Later, with this scene in mind, I couldn’t help but think about John in Revelation 1:15. While on the island of Patmos, he saw a vision of the risen Christ. The apostle described Jesus in the glory of His resurrection, noting both His clothing and His physical qualities. Then John described Christ’s voice “as the sound of many waters” (v.15).

I’m not sure I fully appreciated what that meant until I visited Iguazu and was overwhelmed by the thundering sound of the falls. As those mighty waters reminded me of my own smallness, I better understood why John fell at the feet of Christ as if dead (v.17).

Perhaps that description will help you grasp the awesomeness of Jesus’ presence and prompt you to follow John’s example of worshiping the Savior.

Pay honor to our marvelous Savior—
Daily His wonders proclaim;
Dwell always in the presence of Jesus,
And worship His holy name. —Branon

True worship of Christ changes admiration into adoration.

Reposted From Bill Crowder of Our Daily Bread

A Repost From Randy Kilgore of Our Daily Bread

Plowing Straight Lines

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November 7, 2011 — by Randy Kilgore
Our Daily Bread Radio is hosted by Les Lamborn
I press toward the goal for the prize of the upward call of God in Christ Jesus. —Philippians 3:14

It’s my first day on the tractor! A crisp morning breeze brushes across the field. Crickets and country silence yield to the roar of the engine. Dropping the plow into the soil, I head out across the field. I look down at the gauges and gearshift, squeeze the cold steel of the steering wheel, and admire the power at my disposal. Finally, I look back to view the results. Instead of the ramrod straight line I was expecting, I see what looks like a slithering snake, with more bends and curves than the Indianapolis Motor Speedway.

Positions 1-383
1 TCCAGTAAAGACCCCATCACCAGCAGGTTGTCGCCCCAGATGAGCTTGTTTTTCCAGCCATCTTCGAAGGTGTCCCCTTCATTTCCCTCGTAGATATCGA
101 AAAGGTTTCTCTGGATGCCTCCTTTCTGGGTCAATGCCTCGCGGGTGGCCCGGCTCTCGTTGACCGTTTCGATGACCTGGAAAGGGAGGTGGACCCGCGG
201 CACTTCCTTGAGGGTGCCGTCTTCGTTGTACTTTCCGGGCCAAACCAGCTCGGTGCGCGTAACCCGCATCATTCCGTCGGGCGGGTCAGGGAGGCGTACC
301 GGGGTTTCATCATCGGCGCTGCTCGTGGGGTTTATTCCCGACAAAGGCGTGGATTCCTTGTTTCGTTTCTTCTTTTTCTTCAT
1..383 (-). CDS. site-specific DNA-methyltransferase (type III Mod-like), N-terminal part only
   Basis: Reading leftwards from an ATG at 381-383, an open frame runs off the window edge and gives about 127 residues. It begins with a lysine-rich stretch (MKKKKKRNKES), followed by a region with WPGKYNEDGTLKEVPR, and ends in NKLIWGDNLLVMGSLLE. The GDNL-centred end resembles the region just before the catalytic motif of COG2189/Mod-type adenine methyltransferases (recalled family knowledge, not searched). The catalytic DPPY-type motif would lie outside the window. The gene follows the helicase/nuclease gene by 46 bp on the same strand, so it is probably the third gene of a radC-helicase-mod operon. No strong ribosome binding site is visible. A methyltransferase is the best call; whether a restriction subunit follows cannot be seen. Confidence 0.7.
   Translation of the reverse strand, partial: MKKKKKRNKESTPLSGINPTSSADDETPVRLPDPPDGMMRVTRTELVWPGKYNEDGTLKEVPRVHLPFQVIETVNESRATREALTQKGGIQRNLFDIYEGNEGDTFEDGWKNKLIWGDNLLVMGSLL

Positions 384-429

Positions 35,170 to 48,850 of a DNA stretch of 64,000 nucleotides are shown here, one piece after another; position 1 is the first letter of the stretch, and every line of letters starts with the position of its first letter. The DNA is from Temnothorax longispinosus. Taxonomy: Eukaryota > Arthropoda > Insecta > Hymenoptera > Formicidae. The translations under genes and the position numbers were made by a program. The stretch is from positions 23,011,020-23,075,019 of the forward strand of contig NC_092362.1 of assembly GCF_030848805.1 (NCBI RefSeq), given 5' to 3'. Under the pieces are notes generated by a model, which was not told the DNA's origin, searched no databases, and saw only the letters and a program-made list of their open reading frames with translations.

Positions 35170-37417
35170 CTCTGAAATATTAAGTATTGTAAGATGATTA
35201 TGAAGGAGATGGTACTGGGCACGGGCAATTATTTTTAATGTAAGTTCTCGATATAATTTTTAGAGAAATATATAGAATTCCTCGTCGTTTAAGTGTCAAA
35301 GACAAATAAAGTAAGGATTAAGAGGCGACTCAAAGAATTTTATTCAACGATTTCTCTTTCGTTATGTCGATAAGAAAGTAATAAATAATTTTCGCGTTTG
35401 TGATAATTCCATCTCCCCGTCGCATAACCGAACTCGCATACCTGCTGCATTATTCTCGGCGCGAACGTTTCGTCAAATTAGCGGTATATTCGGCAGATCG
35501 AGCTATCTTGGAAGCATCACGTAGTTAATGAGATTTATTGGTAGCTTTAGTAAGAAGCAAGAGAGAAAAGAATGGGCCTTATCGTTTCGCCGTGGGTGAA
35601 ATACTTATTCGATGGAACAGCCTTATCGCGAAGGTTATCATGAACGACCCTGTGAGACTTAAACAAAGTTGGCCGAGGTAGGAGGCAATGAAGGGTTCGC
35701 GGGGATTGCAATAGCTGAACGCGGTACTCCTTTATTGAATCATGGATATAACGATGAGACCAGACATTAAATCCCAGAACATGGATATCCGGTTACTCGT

We know better. “Plow with your eye on the fence post,” we’ve been told. By staying focused on a point across the field, a person plowing is assured of a straight line. On the return I comply, with telling results: The line is straight. The row was messed up only when I didn’t have a focus point.

Paul had similar wisdom when he wrote of having his focus on Jesus Christ and the impact it had on him. Not only did he ignore distractions (Phil. 3:8,13), he set the focus (vv.8,14), noted the result (vv.9-11), and observed the pattern it sets for others (vv.16-17).

Like Paul, if we focus on Christ, we will plow a straight path and accomplish God’s purpose in our lives.

Lord, help us keep our eyes on You
And focused on the task
Of bringing glory to Your name
By doing what You ask. —Sper

When you keep your eyes on Christ,
everything will come into focus

Reposted From Randy Kilgore of Our Daily Bread